Irenaeus, echoing Tertullian, says this about the incarnation:

There was no other way for us to receive incorruptibility and immortality than to be united to incorruptibility and immortality. But how could we be united to incorruptibility and immortality without incorruptibility and immortality first becoming what we are, the perishable putting on imperishability, the mortal putting on immortality (cf. 1 Cor. 15:54), ‘so that we might receive adoption as sons’ (Gal 4:5)? Advurses Haereses, III 19, 1

In other words, salvation is not possible unless God takes on human flesh. This is where the early church come up with the formula of the great exchange: God becomes what man is, so that man might become what God is. Irenaeus says it this way: “The Son of God became the Son of Man, so that through him we might receive adoption. This takes place when man receives and bears and embraces the Son of God” (Ibid, III 18, 7). God the Son takes what is ours — the fallen flesh — and bestows upon it a participation in his divine sonship. Irenaeus continues by saying:

The Word of God became man, assimilating Himself to man and man to Himself, so that, by His resemblance to the Son, man might become precious to the Father… When the Word of God was made flesh… He restored and made fast the likeness, making man like the invisible Father through the visible Word” (ibid, V 16, 2)

Crucial to the gospel is the flesh, the worldly. God has descended to earth not to get us out of the world, but to recreate and refashion the flesh according to the divine pattern of life. This is what the early fathers call theosis or divinization: it is to participate in God through the descension of God the Son into our fallen situation. The gospel is principally the glorification of the flesh through the humiliation of the Son. It is the ontological raising up of mortal humanity that lies in death, endowing man with God’s own eternal glory.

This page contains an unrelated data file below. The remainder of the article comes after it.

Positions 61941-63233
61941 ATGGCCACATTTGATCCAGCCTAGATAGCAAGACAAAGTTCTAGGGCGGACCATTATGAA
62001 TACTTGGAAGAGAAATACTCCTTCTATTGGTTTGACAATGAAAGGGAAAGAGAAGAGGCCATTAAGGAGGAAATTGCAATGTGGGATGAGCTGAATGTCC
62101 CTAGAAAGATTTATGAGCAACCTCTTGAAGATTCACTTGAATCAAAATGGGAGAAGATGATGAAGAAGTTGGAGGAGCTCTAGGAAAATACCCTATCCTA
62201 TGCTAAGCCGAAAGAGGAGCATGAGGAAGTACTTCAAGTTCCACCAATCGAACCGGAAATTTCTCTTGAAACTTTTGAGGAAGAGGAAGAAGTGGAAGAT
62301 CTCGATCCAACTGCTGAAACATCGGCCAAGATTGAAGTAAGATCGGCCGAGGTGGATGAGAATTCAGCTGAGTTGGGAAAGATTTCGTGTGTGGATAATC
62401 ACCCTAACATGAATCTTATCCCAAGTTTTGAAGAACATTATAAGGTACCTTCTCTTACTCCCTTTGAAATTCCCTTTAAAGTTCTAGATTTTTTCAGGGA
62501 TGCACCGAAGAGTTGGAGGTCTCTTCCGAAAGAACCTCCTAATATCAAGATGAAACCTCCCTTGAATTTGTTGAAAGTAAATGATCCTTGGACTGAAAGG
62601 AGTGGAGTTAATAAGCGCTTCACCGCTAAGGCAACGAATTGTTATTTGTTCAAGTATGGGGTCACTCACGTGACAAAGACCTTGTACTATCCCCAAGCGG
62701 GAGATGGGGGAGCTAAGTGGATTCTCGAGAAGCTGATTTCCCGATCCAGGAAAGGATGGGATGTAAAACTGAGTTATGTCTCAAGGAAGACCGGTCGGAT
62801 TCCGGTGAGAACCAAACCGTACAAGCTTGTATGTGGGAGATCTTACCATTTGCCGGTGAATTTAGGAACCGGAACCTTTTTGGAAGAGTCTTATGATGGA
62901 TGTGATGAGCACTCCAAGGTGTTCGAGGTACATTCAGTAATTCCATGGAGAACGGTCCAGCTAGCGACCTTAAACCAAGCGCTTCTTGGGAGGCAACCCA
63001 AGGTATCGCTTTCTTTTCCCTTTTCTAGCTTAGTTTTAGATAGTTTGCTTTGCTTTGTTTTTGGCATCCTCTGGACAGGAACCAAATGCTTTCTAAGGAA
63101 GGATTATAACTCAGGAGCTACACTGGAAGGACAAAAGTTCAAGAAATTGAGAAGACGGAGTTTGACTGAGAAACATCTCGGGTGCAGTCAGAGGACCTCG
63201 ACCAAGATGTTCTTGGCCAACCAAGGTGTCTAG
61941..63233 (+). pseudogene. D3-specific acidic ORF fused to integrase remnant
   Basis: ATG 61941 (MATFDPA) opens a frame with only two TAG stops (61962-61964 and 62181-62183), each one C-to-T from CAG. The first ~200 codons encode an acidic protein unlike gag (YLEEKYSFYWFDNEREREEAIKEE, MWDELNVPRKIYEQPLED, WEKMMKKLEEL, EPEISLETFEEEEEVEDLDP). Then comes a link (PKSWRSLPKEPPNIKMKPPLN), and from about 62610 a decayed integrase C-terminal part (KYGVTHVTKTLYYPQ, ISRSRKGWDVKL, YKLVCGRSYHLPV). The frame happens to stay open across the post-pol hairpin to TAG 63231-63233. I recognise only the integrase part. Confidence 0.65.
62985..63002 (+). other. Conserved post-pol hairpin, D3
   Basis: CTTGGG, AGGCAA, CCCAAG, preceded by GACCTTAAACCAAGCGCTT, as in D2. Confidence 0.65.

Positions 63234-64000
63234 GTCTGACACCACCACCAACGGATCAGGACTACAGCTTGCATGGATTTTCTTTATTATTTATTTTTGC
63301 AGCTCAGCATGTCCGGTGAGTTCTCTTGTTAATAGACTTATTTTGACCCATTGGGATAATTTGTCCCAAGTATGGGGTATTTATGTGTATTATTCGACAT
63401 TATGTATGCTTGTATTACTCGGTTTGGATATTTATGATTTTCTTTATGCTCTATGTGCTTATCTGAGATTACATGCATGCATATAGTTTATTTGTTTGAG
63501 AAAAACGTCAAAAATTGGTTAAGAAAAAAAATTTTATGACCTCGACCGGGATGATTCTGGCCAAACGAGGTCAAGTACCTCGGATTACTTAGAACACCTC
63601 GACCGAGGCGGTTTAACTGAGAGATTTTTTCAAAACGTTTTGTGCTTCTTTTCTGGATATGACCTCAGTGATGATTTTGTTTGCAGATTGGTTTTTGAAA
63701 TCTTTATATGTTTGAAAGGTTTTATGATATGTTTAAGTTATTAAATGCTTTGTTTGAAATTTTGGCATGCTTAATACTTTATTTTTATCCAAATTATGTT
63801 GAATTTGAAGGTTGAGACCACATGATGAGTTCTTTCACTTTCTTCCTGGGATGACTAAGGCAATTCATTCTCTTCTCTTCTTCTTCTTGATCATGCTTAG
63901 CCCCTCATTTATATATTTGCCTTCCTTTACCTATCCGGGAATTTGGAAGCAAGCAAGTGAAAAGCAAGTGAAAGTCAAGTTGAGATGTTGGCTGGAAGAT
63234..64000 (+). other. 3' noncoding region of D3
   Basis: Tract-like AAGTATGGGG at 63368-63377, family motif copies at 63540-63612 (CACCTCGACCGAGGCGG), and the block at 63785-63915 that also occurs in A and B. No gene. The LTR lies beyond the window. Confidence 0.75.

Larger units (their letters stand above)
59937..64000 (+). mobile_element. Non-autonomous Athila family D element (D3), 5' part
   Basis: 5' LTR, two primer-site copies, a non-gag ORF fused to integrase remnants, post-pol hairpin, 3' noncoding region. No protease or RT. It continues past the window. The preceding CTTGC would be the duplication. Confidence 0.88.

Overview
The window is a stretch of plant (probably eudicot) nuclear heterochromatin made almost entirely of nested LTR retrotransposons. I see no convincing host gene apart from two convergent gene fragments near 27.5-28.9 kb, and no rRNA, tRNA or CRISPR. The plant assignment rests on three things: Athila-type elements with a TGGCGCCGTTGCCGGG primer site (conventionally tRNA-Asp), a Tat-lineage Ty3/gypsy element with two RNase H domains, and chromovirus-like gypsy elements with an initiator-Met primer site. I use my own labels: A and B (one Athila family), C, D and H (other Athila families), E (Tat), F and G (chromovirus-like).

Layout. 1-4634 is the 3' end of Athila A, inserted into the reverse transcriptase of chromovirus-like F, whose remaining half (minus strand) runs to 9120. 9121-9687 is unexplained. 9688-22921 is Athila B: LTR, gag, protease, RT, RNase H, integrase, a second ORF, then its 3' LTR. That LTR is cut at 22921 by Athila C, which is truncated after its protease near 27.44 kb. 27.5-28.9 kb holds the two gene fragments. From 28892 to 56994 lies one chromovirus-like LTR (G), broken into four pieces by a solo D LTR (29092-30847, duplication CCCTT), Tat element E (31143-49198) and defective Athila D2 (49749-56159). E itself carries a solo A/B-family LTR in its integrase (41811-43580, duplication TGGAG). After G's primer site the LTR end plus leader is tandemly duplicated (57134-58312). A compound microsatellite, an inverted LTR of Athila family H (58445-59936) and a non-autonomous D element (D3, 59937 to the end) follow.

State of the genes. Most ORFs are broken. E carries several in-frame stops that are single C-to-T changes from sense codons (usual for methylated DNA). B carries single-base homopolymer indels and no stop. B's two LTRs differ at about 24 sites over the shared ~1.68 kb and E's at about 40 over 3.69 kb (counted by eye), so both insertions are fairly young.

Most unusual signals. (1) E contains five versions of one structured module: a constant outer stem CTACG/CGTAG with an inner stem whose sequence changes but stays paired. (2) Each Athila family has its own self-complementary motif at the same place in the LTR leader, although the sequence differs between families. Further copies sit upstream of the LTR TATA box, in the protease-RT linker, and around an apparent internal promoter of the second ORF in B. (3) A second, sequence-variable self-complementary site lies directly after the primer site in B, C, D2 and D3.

This of course sounds scandalous, and it is! The shock of the gospel is, as Balthasar says, that “God becomes nothing, so that nothings might become God” (The Scandal of the Incarnation, p 53). How can the ineffable God raise us up in this manner? Surely this is too good to be true! But it isn’t: God has united himself to man and has risen him up to such great heights in Christ.

One reason the doctrines of incarnation, theosis, divinization, are so scandalous, is because Gnosticism, though not explicit, is a common presumption within western Christianity. Gnosticism was the earliest of the church heresies. Gnosticism in its most elemental form was “the belief that the lower, material sphere, the ‘flesh’, the world of the ‘psychic’, was contemptible, something to be vanquished, while the higher, spiritual world was all that was excellent, the only thing worth cultivating” (ibid, 1). Therefore the goal of redemption was not for God to glorify the flesh, but for man to escape from the material world into the spiritual life of God.

There were numerous myths about how the material world came to be. In any case, the world was understood within Gnosticism to be a lower or fallen state of being. The fall within Gnostic myth was the imprisonment of the spiritual in the material. Even more, to think that God, the highest of all beings, would not only embrace the flesh, but become flesh, was unthinkable. Irenaeus explains: